The ecology of the Santa Monica Bay is in many aspects improving but in others becoming more dire, scientists said on Wednesday at the State of the Bay Conference.
“I think the take-home message is that the health of the bay has improved," said Tom Ford, executive director of The Bay Foundation. "The big expansive soft-bottom habitat that is Santa Monica Bay — we had a lot of contaminant issues in there. We had a lot of low dissolved oxygen. It was a very unhealthy place. That has reversed itself in the past 20 years due to a lot of people’s hard work across the board.”
Hundreds of scientists, academics and agency officials gathered at Loyola Marymount University on Wednesday for the conference, which occurs every five years and is typically timed to the release of the State of the Bay Report, a cross-discipline analysis of the bay's current and likely future conditions. Ford said the report's release has been delayed about a month because it involves a more robust and scientifically objective approach than has been taken in the past.
“We’re trying to take a more qualitative, analytical approach to understanding exactly what’s going on out there by monitoring across various disciplines in order to get a good, accurate picture of what’s happening with our local environment," Ford said.
“The analysis is going to be rigorous. I think it’s going to give us direct input as to what we should do differently in the future to continue to improve the quality of life for the inhabitants as well as the human beings here in our environment,” he said.
While soft-bottom portions of the bay have seen improvements, other areas have seen declines. Richard Ambrose, professor of environmental health sciences at UCLA, chaired the technical advisory committee for the report. He said habitat conditions often reflect the different types of human interaction with the environment.
Easily accessed rocky intertidal zones are negatively impacted by human trampling and collecting behaviors.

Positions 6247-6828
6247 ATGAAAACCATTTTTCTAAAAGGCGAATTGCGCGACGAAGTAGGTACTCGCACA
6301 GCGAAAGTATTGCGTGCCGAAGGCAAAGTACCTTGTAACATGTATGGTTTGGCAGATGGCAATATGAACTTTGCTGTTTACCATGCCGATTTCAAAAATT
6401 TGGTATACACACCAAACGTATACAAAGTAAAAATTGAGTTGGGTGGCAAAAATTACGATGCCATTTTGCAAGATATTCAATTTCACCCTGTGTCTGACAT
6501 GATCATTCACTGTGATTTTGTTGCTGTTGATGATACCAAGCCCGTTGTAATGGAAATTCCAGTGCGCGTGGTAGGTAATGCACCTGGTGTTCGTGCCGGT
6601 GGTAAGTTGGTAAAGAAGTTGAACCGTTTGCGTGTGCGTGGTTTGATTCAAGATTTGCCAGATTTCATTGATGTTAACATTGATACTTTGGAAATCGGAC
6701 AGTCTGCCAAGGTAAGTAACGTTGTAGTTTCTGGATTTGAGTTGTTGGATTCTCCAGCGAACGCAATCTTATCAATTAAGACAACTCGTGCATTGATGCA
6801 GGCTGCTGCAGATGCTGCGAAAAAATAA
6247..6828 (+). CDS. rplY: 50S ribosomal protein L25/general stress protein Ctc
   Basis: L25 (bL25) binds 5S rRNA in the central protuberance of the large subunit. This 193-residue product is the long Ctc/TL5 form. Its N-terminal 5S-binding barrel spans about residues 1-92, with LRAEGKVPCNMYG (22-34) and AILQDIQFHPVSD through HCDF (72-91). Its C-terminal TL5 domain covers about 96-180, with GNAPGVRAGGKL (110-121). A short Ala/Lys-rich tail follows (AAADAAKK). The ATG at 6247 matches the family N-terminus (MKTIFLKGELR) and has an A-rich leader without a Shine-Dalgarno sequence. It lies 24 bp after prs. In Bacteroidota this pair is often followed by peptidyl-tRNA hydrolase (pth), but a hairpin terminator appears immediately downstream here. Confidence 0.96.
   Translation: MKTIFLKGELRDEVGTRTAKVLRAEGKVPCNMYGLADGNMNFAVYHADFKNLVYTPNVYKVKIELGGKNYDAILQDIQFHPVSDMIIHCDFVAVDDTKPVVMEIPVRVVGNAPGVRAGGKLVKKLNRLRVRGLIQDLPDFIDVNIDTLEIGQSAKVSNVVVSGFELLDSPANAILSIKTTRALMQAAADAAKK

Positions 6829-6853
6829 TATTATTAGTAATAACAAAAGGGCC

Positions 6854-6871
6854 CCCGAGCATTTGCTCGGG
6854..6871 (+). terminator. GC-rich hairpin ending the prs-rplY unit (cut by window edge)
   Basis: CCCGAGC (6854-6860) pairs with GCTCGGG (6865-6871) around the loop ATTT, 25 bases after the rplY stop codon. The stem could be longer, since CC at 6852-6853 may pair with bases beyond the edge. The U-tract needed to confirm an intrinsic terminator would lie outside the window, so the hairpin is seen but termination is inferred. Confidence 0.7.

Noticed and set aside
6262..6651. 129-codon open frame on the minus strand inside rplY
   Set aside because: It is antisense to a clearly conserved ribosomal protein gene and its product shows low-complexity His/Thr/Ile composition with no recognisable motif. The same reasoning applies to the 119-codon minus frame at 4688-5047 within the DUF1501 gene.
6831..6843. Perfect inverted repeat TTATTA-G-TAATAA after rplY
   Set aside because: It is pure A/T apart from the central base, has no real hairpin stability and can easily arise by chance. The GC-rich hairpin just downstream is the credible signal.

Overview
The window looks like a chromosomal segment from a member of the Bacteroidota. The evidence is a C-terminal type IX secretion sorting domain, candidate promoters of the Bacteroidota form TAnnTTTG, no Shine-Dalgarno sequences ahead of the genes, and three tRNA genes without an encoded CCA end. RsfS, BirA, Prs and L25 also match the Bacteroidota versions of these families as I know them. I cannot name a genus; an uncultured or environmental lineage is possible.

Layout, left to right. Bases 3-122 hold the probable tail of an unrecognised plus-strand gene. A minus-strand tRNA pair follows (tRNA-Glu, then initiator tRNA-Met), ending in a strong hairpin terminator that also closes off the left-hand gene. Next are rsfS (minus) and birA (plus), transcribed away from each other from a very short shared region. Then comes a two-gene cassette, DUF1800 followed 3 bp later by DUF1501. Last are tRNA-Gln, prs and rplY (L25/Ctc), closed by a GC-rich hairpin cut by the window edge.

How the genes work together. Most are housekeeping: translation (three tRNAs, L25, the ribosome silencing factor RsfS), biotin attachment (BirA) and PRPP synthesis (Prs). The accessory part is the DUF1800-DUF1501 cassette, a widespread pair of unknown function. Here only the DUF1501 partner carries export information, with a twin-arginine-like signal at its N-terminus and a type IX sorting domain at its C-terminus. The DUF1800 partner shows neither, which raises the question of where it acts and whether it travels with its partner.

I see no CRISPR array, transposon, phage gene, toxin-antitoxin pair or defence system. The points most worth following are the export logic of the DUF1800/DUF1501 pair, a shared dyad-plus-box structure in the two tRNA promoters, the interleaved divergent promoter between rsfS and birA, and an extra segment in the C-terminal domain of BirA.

"If you're a scuba diver, and you're diving underwater, for the most part, you're not hurting anything when you're diving. But when you're going in the rocky intertidal, just by walking on the organisms, you're hurting them. And so just by going to that place, you hurt it," Ambrose said. "So that's one of the reason that's not doing as well."
Other areas that are seeing some improvements are wetlands, largely because of increased protections and significant restoration efforts.
Ambrose said the most significant threat to water quality is from non-point source pollution, runoff that comes from a variety of sources instead of a single one such as a waste treatment plant.
He said improvements can be made in that area, but improvements are less clear in other areas, especially those related to climate change.
“That’s the scariest one because I can see how we can solve the non-point source pollution problem. It takes coordination, it takes effort, it takes money, but technically I know we can solve it, and we can do it locally. Climate change — we can’t solve that locally. We’re doing things on the state level, but it’s going to take national and international activities. And in addition to that, we don’t understand the impacts very well, and we don’t yet really know what we can do about it.”
The Bay Foundation's Tom Ford said understanding the evolving role climate change could play in the bay was part of the reason for creating a more scientifically rigorous approach for the report.
“We’re looking at what are those processes that are changing, so it is the rate at which it’s getting warmer, the rate at which it’s rising. We knew it was getting warmer last time, we knew that the sea was rising last time, but now we’re getting better and more accurate information on how fast that’s happening," Ford said.